Madden Is A Man For One Season: Football

April 17, 2009|By RICK MAESE | RICK MAESE,

Like a carnival barker on the NFL's never-ending boardwalk, I can guess your age if you just tell me what John Madden means to you.

Is he a video game? Good luck with your SATs or LSATs, kid.

Is he a TV pitchman, hawking everything from light beer to drill bits? You're probably considering a second mortgage right now, huh?

Is he a coach, a phenom of the headset set, a man with a Super Bowl ring weighing down one hand? Well, I hope your affairs are in order and your savings haven't completely disappeared.

As for me and others in my generation, Madden was a bit of everything. He was a Sunday teacher who followed us from grade to grade.

"He told me once that he got into coaching because he wanted to be a teacher," said Kevin Byrne, the Ravens' top PR guy who's been working with Madden for three decades. (Byrne calls Madden "Coach," by the way.) "That's what he thought he was as a coach - a teacher. And when he got into television, he thought telling the masses about the game was his way of teaching."

We all outgrew Mister Rogers, G.I. Joe, after-school specials, Super Mario Bros. and just about every announcer who called the TV booth his home. But Madden was different.

And even as he walks away from his broadcasting career - in the middle of a lucrative six-year contract - his legacy and his place in football lore will be different, too.

"Growing up, Madden is football. And football is Madden," says Frank Caliendo, the comedian who's cashed plenty of paychecks thanks to his popular Madden impression. "They go together like mashed potatoes and gravy. You say his name, football comes to mind. You say football, and you're picturing his face."

This might be blasphemous to admit, but for me, Madden was a video magnate first and foremost. His voice provided the running commentary for adolescence, talking us through summers, making sure we exercised our fingers on long weekends and ensuring that minimal studying would be accomplished during finals week.

He was a football announcer second. He drew curious squiggles on the Telestrator and taught us the game when we knew nothing. So what if he looked like one of the Golden Girls at times - we all had a bad impersonation and we worshiped what he stood for. With the turduckens and the Madden Cruisers, he was an action figure with props.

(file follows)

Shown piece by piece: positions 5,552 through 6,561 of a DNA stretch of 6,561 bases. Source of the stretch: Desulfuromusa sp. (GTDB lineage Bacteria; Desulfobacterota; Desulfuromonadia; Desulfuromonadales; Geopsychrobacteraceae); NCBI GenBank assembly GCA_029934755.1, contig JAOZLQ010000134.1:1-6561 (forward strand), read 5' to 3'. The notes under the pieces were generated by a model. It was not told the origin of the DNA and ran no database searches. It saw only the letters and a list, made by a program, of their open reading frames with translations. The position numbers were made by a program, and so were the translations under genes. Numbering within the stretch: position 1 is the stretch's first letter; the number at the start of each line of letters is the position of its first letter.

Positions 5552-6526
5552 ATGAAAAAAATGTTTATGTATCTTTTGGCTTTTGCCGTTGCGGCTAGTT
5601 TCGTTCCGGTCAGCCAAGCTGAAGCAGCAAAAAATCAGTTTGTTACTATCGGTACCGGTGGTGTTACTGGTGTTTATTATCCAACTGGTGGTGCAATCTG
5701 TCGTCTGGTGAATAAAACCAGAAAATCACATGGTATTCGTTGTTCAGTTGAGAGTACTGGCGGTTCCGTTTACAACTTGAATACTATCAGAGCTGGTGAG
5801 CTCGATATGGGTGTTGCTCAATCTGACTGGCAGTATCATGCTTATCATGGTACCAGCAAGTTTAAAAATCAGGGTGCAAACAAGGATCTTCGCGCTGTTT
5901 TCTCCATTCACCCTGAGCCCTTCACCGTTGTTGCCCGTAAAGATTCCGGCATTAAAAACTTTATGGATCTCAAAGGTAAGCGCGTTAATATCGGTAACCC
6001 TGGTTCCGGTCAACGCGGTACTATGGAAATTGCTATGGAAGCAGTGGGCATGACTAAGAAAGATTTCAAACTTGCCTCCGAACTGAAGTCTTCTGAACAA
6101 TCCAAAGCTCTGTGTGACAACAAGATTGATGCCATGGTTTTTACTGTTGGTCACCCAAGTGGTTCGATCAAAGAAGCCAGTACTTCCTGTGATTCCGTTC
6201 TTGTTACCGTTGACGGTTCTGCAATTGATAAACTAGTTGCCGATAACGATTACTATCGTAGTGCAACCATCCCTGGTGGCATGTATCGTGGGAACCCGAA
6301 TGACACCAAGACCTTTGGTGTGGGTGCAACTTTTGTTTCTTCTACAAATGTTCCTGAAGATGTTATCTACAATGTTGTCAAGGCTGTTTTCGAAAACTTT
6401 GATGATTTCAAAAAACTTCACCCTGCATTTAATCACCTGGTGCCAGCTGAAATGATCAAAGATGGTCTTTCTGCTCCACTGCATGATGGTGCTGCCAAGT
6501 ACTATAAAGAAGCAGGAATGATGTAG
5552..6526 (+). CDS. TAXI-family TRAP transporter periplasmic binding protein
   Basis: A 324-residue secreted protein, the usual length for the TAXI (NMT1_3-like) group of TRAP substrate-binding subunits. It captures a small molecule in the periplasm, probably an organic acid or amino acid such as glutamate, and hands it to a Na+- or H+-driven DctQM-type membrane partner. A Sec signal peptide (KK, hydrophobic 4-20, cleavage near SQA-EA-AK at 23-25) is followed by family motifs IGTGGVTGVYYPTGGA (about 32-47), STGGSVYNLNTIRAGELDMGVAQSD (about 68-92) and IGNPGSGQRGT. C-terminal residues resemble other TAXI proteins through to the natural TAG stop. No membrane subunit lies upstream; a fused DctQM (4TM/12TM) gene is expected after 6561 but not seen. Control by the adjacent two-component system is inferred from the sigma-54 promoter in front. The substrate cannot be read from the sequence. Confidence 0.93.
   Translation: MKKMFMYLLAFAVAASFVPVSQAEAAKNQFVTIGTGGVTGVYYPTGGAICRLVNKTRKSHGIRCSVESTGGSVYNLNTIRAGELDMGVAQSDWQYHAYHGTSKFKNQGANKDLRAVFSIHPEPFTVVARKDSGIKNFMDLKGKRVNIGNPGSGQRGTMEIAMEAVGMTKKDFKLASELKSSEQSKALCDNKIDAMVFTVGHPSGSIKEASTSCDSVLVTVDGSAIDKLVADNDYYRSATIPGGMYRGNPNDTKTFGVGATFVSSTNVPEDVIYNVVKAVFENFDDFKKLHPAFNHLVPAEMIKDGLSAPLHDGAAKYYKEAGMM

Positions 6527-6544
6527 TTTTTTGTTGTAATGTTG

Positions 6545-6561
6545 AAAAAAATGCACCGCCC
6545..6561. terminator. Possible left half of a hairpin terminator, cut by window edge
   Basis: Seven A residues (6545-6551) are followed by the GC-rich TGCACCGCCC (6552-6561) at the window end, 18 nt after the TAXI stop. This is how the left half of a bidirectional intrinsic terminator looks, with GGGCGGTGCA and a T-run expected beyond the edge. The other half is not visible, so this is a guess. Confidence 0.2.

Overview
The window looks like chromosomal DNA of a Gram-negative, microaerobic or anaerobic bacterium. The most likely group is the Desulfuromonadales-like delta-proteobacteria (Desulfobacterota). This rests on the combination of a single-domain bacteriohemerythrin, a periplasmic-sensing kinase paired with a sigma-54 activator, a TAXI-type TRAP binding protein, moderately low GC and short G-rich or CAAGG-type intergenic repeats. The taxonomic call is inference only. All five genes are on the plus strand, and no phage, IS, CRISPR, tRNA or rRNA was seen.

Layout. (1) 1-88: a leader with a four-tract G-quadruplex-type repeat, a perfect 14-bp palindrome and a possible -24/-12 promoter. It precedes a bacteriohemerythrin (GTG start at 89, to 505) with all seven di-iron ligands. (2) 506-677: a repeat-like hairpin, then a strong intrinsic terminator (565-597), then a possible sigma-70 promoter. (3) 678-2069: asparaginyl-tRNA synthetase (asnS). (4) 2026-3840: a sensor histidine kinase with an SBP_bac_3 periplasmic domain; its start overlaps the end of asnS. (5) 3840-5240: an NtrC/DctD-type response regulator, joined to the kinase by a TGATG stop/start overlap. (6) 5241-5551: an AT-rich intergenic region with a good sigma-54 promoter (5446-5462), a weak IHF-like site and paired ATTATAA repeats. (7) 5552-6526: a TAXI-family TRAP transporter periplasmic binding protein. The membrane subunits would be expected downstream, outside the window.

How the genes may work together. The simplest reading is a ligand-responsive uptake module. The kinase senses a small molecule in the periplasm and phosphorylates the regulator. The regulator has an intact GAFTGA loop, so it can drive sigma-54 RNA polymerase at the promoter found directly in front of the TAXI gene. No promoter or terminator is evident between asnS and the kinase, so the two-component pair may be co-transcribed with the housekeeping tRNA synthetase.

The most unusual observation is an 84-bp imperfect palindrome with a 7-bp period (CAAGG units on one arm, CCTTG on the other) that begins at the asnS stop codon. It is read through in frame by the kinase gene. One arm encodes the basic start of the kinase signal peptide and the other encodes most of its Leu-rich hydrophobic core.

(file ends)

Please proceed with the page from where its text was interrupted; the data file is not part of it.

"John has always said he's never worked a day in his life," NBC Sports chairman Dick Ebersol said yesterday. "That makes it very hard to retire from something that John has always called recess."

And because he had fun, we had fun.

Even as he became somewhat of a cartoon character these past few years, a degree of reverence was always due. He was one part everyman, one part royalty. He spoke our language, but he did it from an earned podium.

His script came from the pages of comic books - Boom! Crash! Bam! - but it was charming, fitting that even a game that has intoxicated America could be reduced to a series of loud noises, as if someone had tossed a box of kitchenware down the basement stairs.

"You want that, especially when you're younger," Caliendo says. "You want the booms, the whaps, the pows. That makes it more fun. To a lot of people, I think, that makes it football."

Madden's best friend Sandy Montag, his longtime agent from IMG, captured the day's mood succinctly: "The world of football will miss John Madden."

In some regards, saying goodbye to Madden isn't especially tough. The first 5 million "Booms" were great TV; the next 5 million were the forced byproducts of a caricature. He's not the announcer he was just a decade ago, but for me, he was still as entertaining as most network offerings.

Accepting what it means to say goodbye is a bit trickier for a couple of reasons.

First, for Madden: There was an air of sadness on a conference call Thursday with Ebersol. At one point, the NBC Sports chairman caught himself referring to the 73-year-old Madden in the past tense. "He had a touch," Ebersol said. "He has a touch. I don't know why I'm saying it that way ..."

Ebersol says that as people began learning that Madden was leaving the broadcast booth - Madden told Ebersol last week but waited until they could meet face-to-face before making it official - everyone responded first with shock and then with concern for Madden's health. (He's fine, we're assured over and over. Enough times, in fact, that you begin to wonder.)

It's not that we can't imagine football without Madden. Rather it's difficult to imagine Madden without football. He has professed his love for the sport countless times. Here's what he told the Saturday Evening Post two decades ago: "When I did my first game, I immediately realized this was what I wanted to do. You see, I can't live without football. It's been part of my life since I was a little kid."

And for a growing generation of football fans, he has been a part of our lives since we were kids. Which is why saying goodbye to Madden as an announcer feels like we're saying goodbye to a part of our youth, as well.

Madden became an iconic figure. In some ways, he was football.

In other ways, he was bigger.

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